Which term best describes the reaction from non-orthodox Christians (in practice, if not in name) to being reminded, via the Nashville Statement, that sodomy is a sin that cannot in any way be countenanced, excused, supported, approved of, or indulged in?
(C) Gibbering freakout
(D) Foamy-mouthed frenzy
We’ll answer in a day or two; meanwhile, let’s study up on the Catholic Left’s response.
Part of the Nashville Statement reads:
WE DENY that God has designed marriage to be a homosexual, polygamous, or polyamorous relationship.
WE DENY that adopting a homosexual or transgender self-conception is consistent with God’s holy purposes in creation and redemption.
WE AFFIRM that sin distorts sexual desires by directing them away from the marriage covenant and toward sexual immorality—a distortion that includes both heterosexual and homosexual immorality.
WE AFFIRM that it is sinful to approve of homosexual immorality or transgenderism and that such approval constitutes an essential departure from Christian faithfulness and witness.
WE DENY that the approval of homosexual immorality or transgenderism is a matter of moral indifference about which otherwise faithful Christians should agree to disagree.
None of these are in the least controversial and are of such matter-of-fact obviousness that the only wonder is that they had to be stated. If you’re not a (little-o) orthodox Christian, you might not believe any of these affirmations or denials, but if you’re surprised that these are what orthodox Christians actually believe, then you have been spending too much time out of the company of history.
Fr James Martin, SJ, whose profession and credentials would lead one to assume he understood these truths, must have misunderstood them—perhaps he didn’t read them?—for he took to the pages of the Washington Post to attempt his own statement.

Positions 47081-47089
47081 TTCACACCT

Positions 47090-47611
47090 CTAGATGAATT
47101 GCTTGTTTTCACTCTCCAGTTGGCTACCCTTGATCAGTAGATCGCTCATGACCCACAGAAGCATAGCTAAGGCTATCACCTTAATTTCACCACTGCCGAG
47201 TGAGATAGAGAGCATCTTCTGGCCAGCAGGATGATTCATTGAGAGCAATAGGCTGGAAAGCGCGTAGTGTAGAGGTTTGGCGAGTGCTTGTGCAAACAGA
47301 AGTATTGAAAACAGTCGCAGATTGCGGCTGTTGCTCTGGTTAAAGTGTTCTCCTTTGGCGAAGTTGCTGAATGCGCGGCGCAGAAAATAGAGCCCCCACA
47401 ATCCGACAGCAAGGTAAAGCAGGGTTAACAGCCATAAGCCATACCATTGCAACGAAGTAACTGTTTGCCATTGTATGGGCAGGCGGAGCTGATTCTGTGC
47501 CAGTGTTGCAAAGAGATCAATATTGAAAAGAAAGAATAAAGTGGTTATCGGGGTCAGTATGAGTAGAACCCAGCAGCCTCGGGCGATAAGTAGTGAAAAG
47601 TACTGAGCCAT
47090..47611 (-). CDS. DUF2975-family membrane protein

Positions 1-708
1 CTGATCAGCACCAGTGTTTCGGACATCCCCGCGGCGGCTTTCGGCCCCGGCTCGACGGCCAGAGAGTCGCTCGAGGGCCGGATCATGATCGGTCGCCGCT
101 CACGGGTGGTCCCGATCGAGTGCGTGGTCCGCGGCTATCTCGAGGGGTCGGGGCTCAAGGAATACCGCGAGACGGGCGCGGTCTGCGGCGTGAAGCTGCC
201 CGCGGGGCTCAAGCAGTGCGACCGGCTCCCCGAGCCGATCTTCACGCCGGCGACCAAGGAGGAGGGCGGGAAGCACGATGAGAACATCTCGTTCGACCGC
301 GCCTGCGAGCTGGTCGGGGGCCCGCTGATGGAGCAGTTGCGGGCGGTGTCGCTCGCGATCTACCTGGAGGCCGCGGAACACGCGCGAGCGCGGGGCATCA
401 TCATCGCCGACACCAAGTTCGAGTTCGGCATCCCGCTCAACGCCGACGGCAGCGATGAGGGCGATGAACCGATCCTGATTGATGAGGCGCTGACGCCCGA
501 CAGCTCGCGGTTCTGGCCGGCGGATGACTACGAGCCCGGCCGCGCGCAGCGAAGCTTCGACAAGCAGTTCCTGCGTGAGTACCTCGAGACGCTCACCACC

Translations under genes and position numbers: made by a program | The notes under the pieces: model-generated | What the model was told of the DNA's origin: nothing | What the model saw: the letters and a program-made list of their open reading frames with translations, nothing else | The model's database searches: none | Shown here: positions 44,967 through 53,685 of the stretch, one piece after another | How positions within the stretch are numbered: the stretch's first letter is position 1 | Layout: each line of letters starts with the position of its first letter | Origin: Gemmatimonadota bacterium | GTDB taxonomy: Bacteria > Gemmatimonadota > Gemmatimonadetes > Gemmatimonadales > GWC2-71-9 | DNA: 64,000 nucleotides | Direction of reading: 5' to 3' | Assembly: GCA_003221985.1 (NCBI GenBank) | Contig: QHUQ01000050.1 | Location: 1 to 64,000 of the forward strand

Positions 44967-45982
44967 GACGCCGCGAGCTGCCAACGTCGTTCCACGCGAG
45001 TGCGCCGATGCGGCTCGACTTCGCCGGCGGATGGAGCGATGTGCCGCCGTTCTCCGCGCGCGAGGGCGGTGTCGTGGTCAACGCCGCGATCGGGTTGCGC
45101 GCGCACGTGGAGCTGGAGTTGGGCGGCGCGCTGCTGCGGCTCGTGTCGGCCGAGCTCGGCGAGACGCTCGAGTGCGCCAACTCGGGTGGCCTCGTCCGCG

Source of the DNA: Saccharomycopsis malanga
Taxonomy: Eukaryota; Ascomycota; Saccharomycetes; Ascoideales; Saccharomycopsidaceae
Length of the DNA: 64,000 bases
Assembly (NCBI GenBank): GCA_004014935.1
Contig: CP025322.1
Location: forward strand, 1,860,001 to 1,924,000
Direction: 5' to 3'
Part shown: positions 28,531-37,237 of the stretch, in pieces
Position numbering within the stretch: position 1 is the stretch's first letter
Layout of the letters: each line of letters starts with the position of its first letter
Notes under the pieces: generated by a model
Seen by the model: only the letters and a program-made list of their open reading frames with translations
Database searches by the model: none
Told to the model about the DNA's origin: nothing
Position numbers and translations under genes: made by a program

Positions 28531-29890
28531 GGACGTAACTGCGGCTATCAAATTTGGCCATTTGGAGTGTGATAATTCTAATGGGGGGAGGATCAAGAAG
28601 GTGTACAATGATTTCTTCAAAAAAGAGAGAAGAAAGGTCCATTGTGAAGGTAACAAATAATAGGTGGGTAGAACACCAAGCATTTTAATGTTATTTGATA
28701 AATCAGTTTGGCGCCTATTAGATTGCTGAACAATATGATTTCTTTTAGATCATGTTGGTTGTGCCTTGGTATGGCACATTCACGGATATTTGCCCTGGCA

He begins well: “I affirm: That LGBT people are, by virtue of baptism, full members of the church. I deny: That God wants them to feel that they don’t belong”
Nothing but net. But then, no orthodox Christian disputes this.
“I affirm that the Father loves LGBT people, the Son calls them and the Holy Spirit guides them. I deny nothing about God’s love for them.”
Nobody denies that either.
Then comes this:
“I affirm: That LGBT people have been made to feel like dirt by many churches. I deny: That Jesus wants us to add to their immense suffering.”
I should have said it before, but it must be pointed out there are no such things as “LGBT people.” Not in the sense Martin paints them, as special creatures, almost as if they are a different species. There are some people who are “gay”, but only in the same way some people are statisticians. Notice, too, Martin, who it is saddening to say, confirms a sort of soft bigotry when he leaves out necrophiliacs, woofies, masturbators, objectum sexuals, eco-sexuals and a host of others who are “oriented” towards non-procreative sexual activities.
The Church has lumped so much “dirt” on men oriented towards post-pubescent young men that it ordained a slew of them, many of whom are still in service (various estimates put their number from one-quarter to one-half of all priests), who misconducted themselves rather badly. Perhaps you read something about that.
Now it does add to the suffering of somebody to point out their shortcomings and sins (of any kind). And since that leads to the confessional, and the confessional to the narrow path, it must be that not all suffering is a bad thing.
Next: “I affirm: That LGBT people are some of the holiest people I know. I deny: That Jesus wants us to judge others, when he clearly forbade it.” Fr also says ” I deny: That Jesus wants any more judging.”
The holiest? One doubts, Father, one doubts. Holier than I, I hasten to say, is easy, and includes a great chunk of the baptised. And I make that point only to show how mixed up Fr Martin is. Here we are not judging men, but acts. If Jesus didn’t want us to judge sin, then there is no point for Fr Martin to admonish anybody, for this admonishing just is him judging, which he says Jesus clearly forbade. It is not hypocrisy for the drunkard to say “Drunkenness is evil.” It only turns into hypocrisy when he says, “It’s okay for me, but not for you.”